Saturday, 11 August 2007

Churches of the Yorkshire Dales.

St Michaels, Kirkby Malham, box pews. This is a quintessentially English sight and one which warms my soul and makes me think thoughts of Mattins rather than High Mass and cricket on the lawns. And I was only away for a week! Don't worry, I'm going to Walsingham next week, normal service will resume soon.

St Michaels.

Saint Andrew on a pew end in Gargrave.

The entrance to St Michael the Archangel, Kirkby malham.

Lovely old box pews for the upper classes at St Michael. Must as I disapprove of the system, the look is rather beautiful.

One of the great things about Anglican Churches as opposed to RC ones, is the charming domesticity of some of the architecture. Here is clearly a dignified corner of the Sanctuary of St Michaels, but it is also homely, as though the Vicar could snooze off in the dappled light after compline and dream dreams.

Stunning East window at St Michaels.

Parish Church at Haworth.

The compulsory shot of the Bronte Parsonage, Haworth.

The High Altar, Bolton Abbey Church.

The Anglican Monasteries are beginning to do well again and our convents (especially the traditional ones) and booming, thank God.

St Andrew's, Gargrave.

The organ pipes, Gargrave.

One of the joys of the Dales (where I shall soon, hopefully, be returning), is that of visiting country churches. It is so refreshing to find open churches and friendly people to guide you around and answer questions. It is also wonderful how well preserved, and authentically Anglican, the buildings themselves are. Here, though, is something which is not being preserved, the Yorkshire Dialect, in another poem by John Castillo, the Bard of the Dales. It evokes another time and a slower way of life, for of course, many of these fine old churches are now run by men who maybe have four or five churches to minister to and a lot more to do than before. Sometimes, it does us all good to slow down and remember times when people lived shorter lives and did less in them, by our increasingly fraught standards.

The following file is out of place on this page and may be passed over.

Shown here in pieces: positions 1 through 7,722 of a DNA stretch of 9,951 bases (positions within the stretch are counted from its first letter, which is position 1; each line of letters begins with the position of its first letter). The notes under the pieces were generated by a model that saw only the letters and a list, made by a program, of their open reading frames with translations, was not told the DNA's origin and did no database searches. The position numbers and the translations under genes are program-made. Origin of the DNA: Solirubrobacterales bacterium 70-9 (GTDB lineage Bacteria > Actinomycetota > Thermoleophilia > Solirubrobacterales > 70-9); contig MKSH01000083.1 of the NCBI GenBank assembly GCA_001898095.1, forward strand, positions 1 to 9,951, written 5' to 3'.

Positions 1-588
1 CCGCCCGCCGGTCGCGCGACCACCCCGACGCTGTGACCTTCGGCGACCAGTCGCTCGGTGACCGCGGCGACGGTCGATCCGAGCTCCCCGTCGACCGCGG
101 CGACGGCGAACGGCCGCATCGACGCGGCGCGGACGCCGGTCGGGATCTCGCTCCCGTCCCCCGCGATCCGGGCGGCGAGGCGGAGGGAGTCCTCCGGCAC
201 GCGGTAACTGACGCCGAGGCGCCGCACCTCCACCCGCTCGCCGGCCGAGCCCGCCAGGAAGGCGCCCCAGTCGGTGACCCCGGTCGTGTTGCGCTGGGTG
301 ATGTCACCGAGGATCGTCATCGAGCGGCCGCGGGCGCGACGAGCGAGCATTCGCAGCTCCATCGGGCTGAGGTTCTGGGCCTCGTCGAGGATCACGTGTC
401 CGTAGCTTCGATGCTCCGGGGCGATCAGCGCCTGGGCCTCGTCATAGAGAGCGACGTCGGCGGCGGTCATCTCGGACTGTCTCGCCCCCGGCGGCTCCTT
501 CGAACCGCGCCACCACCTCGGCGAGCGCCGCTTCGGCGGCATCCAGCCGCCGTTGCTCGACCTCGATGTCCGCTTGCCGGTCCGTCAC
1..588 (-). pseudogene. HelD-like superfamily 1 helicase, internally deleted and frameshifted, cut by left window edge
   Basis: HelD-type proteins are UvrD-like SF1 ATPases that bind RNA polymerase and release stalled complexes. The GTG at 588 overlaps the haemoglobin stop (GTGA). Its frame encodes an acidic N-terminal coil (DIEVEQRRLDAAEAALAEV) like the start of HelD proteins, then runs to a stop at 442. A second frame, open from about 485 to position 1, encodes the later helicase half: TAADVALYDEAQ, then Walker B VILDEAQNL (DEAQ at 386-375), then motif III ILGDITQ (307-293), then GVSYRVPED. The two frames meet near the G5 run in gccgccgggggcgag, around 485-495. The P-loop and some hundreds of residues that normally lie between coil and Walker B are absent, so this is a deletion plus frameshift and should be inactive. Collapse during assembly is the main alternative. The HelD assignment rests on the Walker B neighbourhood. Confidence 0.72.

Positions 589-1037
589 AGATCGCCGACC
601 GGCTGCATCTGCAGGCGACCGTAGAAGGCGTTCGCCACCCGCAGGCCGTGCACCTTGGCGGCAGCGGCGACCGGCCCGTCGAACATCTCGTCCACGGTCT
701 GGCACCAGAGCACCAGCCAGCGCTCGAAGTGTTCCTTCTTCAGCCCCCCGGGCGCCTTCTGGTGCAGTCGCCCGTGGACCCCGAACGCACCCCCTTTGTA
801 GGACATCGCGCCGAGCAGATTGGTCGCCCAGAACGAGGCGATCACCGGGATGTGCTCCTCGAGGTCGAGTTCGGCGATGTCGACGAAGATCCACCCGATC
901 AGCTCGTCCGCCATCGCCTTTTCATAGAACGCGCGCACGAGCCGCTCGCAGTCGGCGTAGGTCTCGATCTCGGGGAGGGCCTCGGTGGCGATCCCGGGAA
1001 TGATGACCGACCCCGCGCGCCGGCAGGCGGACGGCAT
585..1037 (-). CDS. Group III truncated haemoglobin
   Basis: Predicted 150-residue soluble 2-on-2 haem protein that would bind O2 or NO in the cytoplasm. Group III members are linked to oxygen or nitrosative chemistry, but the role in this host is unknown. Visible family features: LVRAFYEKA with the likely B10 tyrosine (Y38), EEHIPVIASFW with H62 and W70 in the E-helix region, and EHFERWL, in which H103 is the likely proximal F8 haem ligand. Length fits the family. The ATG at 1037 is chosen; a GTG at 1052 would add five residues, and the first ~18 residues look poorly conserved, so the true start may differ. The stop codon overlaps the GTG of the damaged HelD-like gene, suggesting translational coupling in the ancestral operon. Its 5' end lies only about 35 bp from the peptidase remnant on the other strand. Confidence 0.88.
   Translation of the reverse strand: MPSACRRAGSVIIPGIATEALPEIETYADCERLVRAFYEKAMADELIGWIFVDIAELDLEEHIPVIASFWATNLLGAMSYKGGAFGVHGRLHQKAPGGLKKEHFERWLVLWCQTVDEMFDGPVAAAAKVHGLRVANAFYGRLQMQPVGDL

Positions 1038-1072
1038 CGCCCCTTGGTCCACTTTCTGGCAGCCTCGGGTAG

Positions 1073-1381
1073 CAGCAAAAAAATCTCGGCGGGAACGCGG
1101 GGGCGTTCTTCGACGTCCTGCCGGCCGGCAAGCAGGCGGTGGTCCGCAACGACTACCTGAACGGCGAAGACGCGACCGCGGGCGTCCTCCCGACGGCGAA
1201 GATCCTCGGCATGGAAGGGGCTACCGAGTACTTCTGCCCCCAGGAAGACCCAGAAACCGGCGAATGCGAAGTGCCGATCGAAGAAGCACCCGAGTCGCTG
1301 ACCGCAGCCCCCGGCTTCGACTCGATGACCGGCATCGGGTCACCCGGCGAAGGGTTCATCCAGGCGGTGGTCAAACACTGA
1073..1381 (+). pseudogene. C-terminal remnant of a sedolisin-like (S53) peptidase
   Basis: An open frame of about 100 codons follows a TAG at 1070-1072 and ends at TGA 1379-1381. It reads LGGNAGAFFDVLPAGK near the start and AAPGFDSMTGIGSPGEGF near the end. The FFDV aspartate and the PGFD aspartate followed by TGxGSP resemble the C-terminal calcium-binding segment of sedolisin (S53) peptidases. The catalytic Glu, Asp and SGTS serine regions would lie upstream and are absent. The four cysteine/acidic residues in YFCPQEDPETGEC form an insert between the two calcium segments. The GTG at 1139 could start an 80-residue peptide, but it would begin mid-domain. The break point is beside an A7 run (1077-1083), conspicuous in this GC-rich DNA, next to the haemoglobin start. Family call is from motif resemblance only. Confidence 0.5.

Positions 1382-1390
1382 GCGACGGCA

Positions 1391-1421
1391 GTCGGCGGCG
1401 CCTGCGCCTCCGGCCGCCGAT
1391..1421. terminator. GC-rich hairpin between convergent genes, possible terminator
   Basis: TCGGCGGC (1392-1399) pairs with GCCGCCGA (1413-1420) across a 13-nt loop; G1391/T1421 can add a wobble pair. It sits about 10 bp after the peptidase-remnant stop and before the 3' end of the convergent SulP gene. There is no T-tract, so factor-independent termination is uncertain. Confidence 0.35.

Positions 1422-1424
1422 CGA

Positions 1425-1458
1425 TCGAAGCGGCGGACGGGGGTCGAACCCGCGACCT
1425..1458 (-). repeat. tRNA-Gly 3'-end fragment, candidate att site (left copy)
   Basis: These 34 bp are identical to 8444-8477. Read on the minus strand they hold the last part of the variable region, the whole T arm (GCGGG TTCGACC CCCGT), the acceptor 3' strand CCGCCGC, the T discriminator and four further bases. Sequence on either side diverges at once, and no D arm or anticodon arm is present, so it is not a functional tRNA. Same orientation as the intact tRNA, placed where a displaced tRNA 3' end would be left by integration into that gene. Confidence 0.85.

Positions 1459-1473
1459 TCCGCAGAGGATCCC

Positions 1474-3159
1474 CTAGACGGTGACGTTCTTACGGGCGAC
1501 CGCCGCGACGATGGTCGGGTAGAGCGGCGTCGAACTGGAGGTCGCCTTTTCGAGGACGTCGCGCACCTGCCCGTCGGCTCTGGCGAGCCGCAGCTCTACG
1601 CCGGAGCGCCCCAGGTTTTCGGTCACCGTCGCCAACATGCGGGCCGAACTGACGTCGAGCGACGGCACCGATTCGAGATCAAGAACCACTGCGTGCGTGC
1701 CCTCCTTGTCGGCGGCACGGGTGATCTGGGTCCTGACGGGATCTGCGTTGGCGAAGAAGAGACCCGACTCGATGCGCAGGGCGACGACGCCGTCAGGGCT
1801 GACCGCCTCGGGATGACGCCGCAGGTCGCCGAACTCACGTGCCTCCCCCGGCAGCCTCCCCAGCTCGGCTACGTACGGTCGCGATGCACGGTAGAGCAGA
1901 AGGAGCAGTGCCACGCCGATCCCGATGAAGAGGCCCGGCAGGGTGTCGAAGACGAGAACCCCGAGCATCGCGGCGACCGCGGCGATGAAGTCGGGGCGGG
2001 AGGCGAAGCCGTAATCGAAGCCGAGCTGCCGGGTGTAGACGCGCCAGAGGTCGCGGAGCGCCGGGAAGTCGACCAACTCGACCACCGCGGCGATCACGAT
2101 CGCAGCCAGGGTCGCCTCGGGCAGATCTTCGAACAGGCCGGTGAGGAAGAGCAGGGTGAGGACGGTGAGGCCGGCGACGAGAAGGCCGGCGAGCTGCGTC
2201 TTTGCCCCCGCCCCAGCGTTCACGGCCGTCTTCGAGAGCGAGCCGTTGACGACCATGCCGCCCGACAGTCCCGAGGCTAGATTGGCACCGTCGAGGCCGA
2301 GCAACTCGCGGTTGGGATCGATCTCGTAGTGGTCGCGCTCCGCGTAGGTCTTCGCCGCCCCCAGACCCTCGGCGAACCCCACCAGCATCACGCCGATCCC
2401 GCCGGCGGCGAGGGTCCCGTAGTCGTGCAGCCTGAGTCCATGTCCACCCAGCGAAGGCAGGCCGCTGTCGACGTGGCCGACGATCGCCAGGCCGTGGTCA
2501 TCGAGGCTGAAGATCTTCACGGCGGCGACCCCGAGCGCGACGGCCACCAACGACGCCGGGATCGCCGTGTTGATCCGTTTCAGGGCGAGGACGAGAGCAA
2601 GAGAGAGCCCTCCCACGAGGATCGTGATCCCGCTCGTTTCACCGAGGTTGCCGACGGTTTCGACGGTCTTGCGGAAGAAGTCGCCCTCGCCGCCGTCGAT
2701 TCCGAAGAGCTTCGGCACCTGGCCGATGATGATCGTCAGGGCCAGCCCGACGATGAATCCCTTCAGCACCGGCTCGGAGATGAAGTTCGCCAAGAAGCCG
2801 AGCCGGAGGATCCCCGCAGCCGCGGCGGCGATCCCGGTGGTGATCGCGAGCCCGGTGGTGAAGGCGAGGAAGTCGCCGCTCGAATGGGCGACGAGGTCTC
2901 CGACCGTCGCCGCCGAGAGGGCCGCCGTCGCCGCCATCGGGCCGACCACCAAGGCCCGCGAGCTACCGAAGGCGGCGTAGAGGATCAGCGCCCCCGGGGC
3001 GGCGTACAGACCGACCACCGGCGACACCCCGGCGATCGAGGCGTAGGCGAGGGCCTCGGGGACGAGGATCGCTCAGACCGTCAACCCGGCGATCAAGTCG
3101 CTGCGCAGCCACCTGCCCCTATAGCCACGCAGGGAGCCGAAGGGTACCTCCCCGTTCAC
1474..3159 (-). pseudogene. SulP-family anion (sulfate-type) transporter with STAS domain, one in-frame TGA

The Lucky Dream. John Castillo (1792-1845)

Ya Kessmas neet, or then aboot,

When measons all were frozzen oot,

I went to see a country friend,

An hospitable hoor to spend.

For gains, I cut across o' t' moor,

Whoor t' snaw sea furiously did stoor.

The hoose I gain'd an' enter'd in,

An' were as welcome as a king.

The storm agean t' windey patter'd,

An' hail-steans doon t' chimley clatter'd.

All hands were in, an' seem'd content,

An' nean did frost or snaw lament.

T' lasses all were at their sewing,

Their cheeks wiv health an' beauty glowing.

Aroond the hearth, in cheerful chat,

Twea or three friendly neighbours sat,

Their travels telling,

whoor they'd been,

An' what they had beath heeard an' seen.

Till yan did us all mich amuse,

An' thus a story introduce.

"I recollect lang saan," says he,

"A story that were tell'd to me,

At seems sea strange i' this oor dayThat true or false I cannot say.

A man liv'd i' this neighbourhood,

Nea doot of reputation good,

An' lang taame strave wi' stiddy care,

To keep his hoosehod i' repair.

At length he had a curious dream,

For three neets runnin' 't were the seame,

At if on Lunnon Brig he stood,

He'd hear some news would dea him good,

He labour'd hard, beath neet an' day,

Tryin' to draave those thowts away;

Yet daily grew mair discontent Till he at last to Lunnon went.

Being quite a stranger to that toon.

(one assumes he met a sticky end!)